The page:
Jane
    Last edited by Janelise; 10-20-2016 at 10:01 AM.

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    I'm so sorry Jane! What a dreadful year you have had!
    Virpi
    Jatomic Cavaliers

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    I had a stand up argument with my vet and told them that neither were to be vaccinated with Lepto4. It is the vet practice policy now that Lepto4 is used.. I won!.. Bertie didn't have that in July and Sydney won't be getting it in February...

    Both dogs has illnesses within a week of their last vaccinations and I blame Lepto 2 for that... So there was no way that they were going to get the newer vaccination..

    Lepto isn't a core vaccination..
    Julie, Peter,
    Sydney & Harvey - Jake 21.02.11 - Bertie 21.11.16

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    Oh Jane I am so very sorry to hear about Vincent. What a dog he was. Reminds me of my Angus, who would do anything and go anywhere to get his way with a bitch in season and ready for his 'attentions'! You will remember him with many smiles. You have indeed had one awful year to contend with; next year must surely be a happier one.

    I am so relieved to know that my vet decided some time ago that he didn't like the potential risks involved in Lepto 4 and will only give it if he is sure the owner insists on it being used.
    Warmest wishes
    Flo

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    Jane, this is terrible news. As you say he seemed to die happy, but thinking it might be reaction to the vaccine is absolutely appalling. I have myself become very concerned about vaccines of late, although we don't need to vaccinate for Lepto (it only occurs in a very small area of the southern coast). But I argue that in any case, other than rabies which is the law, why do we need to vaccinate every year when it is a known fact that quite a number of dogs have adverse reactions. If we look at children they are normally vaccinated once, or maybe, twice and they get lifetime protection. So why not our dogs? I personally think the drug manufacturers' reps are pushing it with the vets. They can't with the doctors because the National Health or whatever the equivalent in any given country is won't stand for it. And on top of it, I got a puppy with parvo AFTER being vaccinated against it; fortunately the rest of the litter were OK.

    Rest in peace, Vincent

  9. #9

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    It's the Zoetis Versican Plus L4 that killed my Alfie in March, I just can't prove it. Zoetis paid for the autopsy, but RVC just recorded that he died of MVD and ignored the significant decline in his heart within 24/48 hours of each injection.

    I set this group up on Facebook for owners to record their personal experience of the Zoetis vaccine. https://www.facebook.com/groups/Zoet...UK.experience/

    Bridget's group on the Nobivac L4 is brilliant, but you get the same people sharing the same American stories off the Canadian website, along with the "I heard that ..."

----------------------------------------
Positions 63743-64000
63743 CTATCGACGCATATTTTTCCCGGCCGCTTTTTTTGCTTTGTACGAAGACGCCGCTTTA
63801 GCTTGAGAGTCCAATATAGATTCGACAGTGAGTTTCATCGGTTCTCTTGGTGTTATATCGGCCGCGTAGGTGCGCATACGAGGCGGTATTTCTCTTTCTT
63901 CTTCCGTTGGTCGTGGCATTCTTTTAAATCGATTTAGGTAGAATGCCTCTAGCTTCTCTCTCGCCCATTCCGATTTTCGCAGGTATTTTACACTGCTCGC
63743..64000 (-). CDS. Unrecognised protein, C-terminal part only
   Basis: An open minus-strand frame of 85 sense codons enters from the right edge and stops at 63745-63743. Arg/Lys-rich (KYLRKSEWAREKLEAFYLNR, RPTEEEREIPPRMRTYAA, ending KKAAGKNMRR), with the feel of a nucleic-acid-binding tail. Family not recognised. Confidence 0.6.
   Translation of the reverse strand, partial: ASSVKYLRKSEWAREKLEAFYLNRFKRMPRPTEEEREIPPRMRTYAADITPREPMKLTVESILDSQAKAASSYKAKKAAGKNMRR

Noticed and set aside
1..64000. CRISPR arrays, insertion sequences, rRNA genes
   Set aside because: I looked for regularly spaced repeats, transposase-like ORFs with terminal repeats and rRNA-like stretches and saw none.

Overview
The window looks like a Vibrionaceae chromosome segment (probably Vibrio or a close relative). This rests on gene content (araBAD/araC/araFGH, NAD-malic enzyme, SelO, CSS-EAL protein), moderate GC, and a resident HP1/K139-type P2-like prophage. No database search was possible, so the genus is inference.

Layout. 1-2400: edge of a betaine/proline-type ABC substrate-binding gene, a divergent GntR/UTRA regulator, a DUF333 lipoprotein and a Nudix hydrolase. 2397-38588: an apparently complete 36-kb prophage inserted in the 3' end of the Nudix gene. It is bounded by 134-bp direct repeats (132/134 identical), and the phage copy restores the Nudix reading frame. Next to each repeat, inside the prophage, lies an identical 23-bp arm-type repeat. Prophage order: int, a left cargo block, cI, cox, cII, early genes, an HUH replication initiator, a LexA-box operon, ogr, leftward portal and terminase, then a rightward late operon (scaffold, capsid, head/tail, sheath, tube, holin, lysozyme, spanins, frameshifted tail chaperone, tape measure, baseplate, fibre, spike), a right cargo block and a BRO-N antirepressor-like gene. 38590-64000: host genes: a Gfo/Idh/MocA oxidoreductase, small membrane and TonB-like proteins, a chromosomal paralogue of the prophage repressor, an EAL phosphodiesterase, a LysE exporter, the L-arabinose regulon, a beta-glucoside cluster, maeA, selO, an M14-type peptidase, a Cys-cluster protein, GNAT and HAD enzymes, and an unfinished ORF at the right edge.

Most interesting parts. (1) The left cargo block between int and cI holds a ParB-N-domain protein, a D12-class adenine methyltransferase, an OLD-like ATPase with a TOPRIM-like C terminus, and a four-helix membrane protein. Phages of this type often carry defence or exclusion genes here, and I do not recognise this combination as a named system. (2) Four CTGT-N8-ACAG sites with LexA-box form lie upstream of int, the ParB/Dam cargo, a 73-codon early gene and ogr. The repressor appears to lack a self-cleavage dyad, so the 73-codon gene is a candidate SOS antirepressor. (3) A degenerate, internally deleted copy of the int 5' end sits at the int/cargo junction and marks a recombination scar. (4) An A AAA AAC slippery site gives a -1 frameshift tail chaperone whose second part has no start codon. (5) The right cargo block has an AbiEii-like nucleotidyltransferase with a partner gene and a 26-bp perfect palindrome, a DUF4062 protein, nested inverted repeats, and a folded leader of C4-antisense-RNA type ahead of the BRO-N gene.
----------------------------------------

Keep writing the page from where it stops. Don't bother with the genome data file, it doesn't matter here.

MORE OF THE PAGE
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  10. #10

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    Thanks Mark, I've requested to become a member of both groups. It was having read Alfie's dreadful experience that I thought I should mention it to my vets, and Dr Laurent's reaction made me glad I did. It was the way he agreed that this seems more than just coincidence. I know his own dogs are vaccinated with L4 - a Labrador, a Springer Spaniel who's still quite young and a couple more that I'm not sure of the breed.

    I wonder if the situation is different in France; it seemed from the way Dr Laurent spoke that vets here are obliged to report any reactions to any medicines and the fact that he had forms ready to complete sounds as if it's a system in place.

    My friends with the Berger Picards had one with an unusual illness and I do remember that Aline said the vet had prescribed a drug and asked her to tell him exactly how he behaved afterwards - good and bad, if any bad. He said the drug was effective but there were recorded cases of undesirable side effects and they needed to be collated.

    In human medecine the slips of paper in the packets ask us to report any adverse side effects too - at least, the ones in France do, but I'm sure it's the same in the UK.

    It does make me wonder, though, I had five vaccinated with no apparent ill effects but they were all young with healthy hearts. I am pretty sure the manufacturers did not test on older dogs with poor hearts; read one report which said 150 dogs were over vaccinated (three or four times in the space of five months) to see what the effects were and they were all local to the injection site. There was nothing about age, sex or breed of the dogs - if any.

    Jane

    Jane
    Last edited by Janelise; 10-21-2016 at 07:46 AM.